I live in a real small community – Tennessee Colony, Texas – about an hour and a half from Dallas. One day, someone spoke at our church about the need for volunteers to be advocates in court – and in life – for children living in foster care.
Immediately, I knew this was my calling. When I was in high school, my own mother became a foster mom, taking kids into our home and I had always wanted to do the same. As I reached my mid-60’s, I thought this volunteer opportunity was the next best thing.
The organization that needed help was CASA of Trinity Valley, the local office of the national organization called CASA, Court Appointed Special Advocates for Children. In programs around the nation, CASA volunteers are trained to advocate on behalf of a child that has been abused or neglected, as his or her case makes its way through the system.
We are not there as legal experts. We are the voice of the children. We learn about the situation that led to the child’s removal from the home, the particular challenges the child is facing, and we advocate to the judge for what is best for that individual child.
In our area, the main reason families end up having their kids removed is drug use, mostly illegal drugs, but some prescription drug abuse as well. When I get a new case, the first thing I do is get very frank with the parents. “I can be your best friend or your worst enemy. If you do what you need to get your life straight, I will use everything in my power to help you get your child back. But if you don’t, I will help find a family that will do right by this child.”
I’ve been a CASA volunteer for eight years and have advocated for children from three months to 18 years of age in cases that have lasted anywhere from nine months to four years. Currently, I have five active cases involving seven children.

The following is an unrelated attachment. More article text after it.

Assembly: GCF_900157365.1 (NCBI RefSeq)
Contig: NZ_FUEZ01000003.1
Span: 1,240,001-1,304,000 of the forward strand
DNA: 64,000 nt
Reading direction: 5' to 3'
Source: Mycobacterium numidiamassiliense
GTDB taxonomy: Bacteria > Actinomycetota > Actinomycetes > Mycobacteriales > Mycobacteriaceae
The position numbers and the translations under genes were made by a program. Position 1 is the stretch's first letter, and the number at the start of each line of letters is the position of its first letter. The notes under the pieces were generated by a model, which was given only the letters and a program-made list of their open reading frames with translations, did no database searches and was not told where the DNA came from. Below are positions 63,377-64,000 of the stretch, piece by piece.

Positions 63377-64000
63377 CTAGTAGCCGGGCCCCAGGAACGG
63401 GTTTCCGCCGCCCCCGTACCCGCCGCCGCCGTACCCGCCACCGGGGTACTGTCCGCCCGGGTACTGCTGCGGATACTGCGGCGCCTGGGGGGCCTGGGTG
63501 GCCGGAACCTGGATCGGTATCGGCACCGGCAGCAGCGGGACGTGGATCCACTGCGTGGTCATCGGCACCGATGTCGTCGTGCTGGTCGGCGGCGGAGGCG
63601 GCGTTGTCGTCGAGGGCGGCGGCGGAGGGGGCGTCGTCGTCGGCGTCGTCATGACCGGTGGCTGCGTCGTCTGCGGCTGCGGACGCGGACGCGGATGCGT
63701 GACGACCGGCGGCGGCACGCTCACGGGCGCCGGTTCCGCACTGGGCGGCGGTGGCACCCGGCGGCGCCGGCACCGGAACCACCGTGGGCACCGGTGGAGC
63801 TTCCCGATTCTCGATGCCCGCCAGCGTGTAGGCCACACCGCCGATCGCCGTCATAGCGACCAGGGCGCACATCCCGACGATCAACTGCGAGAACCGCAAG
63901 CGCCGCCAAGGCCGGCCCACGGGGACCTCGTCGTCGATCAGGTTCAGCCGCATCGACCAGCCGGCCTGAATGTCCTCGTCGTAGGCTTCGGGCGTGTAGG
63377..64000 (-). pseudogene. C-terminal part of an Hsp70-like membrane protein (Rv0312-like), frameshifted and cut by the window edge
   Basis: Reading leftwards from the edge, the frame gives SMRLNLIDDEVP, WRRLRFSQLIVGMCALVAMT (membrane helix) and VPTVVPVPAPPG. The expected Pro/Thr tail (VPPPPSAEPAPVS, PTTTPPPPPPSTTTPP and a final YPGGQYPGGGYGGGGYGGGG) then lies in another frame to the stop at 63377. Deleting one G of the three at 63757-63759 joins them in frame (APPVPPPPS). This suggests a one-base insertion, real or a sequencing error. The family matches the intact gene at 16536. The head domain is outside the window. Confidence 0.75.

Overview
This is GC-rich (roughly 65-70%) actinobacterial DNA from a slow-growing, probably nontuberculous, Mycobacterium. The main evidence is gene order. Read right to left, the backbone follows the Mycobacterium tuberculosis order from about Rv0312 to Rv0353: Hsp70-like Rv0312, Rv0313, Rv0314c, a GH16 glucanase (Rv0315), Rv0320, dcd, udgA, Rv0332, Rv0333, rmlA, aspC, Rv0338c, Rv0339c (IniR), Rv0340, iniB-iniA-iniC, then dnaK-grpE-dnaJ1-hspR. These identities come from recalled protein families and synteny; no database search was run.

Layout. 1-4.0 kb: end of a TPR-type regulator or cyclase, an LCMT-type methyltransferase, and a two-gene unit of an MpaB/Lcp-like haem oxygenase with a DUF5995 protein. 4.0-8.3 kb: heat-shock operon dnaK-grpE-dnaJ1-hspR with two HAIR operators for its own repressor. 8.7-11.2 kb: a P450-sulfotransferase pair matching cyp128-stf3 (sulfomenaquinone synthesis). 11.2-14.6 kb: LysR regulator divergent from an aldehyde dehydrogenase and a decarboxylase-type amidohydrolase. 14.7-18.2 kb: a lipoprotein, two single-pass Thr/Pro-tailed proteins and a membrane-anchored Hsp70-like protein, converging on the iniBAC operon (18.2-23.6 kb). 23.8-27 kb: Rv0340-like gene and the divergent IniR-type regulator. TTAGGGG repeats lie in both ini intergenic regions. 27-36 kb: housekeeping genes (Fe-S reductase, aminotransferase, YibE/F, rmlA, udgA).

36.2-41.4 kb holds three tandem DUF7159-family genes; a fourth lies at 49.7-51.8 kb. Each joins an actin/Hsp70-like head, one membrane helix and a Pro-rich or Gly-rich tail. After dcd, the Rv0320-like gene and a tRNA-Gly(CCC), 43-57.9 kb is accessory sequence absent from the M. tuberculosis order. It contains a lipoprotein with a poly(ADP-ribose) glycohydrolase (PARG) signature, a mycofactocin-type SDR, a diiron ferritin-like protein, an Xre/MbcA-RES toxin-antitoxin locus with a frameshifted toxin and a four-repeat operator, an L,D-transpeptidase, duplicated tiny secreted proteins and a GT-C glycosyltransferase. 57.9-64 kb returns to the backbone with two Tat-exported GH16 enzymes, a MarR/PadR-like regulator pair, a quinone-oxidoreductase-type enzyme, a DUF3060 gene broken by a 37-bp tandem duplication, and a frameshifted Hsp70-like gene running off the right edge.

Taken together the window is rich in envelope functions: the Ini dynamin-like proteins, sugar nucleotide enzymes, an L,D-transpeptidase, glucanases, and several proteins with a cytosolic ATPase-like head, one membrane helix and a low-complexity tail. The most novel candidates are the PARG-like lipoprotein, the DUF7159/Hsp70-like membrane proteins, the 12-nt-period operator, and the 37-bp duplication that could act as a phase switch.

Sometimes, I am the only stable person in the child’s life. I’m someone they see often, someone they get to know, someone who asks them “How’s it going in your foster home?,” someone who sends them cards on their birthday.
Each kid I am assigned to gets a teddy bear – no matter what their age – and a homemade quilt, so they can have something of their own to take to the foster home. I work with the foster parents and the other kids in the foster family to make sure everyone is happy. I go to schools and meet with teachers to make sure the child is doing as good or better as before she entered foster care.
After losing their children, and with a court standing over them, the parents typically are on best behavior for the first six to eight months. The goal is to reunite the family, but often, the court and the child welfare agency can’t see everything we CASA volunteers see. So we are empowered to intervene and tell the judge if we don’t believe the parents are ready to have their children back.
I had one little boy – a three-year old – removed from home because his mom and dad were both doing drugs. In court, his mom said she had stopped using after having a new baby, vowing she would never use drugs while pregnant or nursing.
When the judge recommended sending the three-year old home, I raised my hand. “Why not wait until she’s not nursing and see if she stays clean?” Sure enough, six months later, mom was back on drugs and the little boy was back as one of my cases. The good news is that she and her kids are doing well now.
I love making a difference in a child’s life and, at 74, I believe my age is a big advantage. A lot of younger people are too quick to write people off as either good or bad. But I feel like everybody needs a second chance, and if I can do something to make the parents life better, then their kids can have better life.
CASA needs more volunteers around the country – desperately. Here in Anderson County alone, there are 104 children and only 19 CASA advocates. I will even take a case that is 90 miles away – that’s how passionate I am about these kids. A social worker asked me once how much I get paid and was shocked when I said “nothing.” I’m not joking when I say that I hope to be doing this until I’m 90, even if they have to wheel me into court in a wheelchair.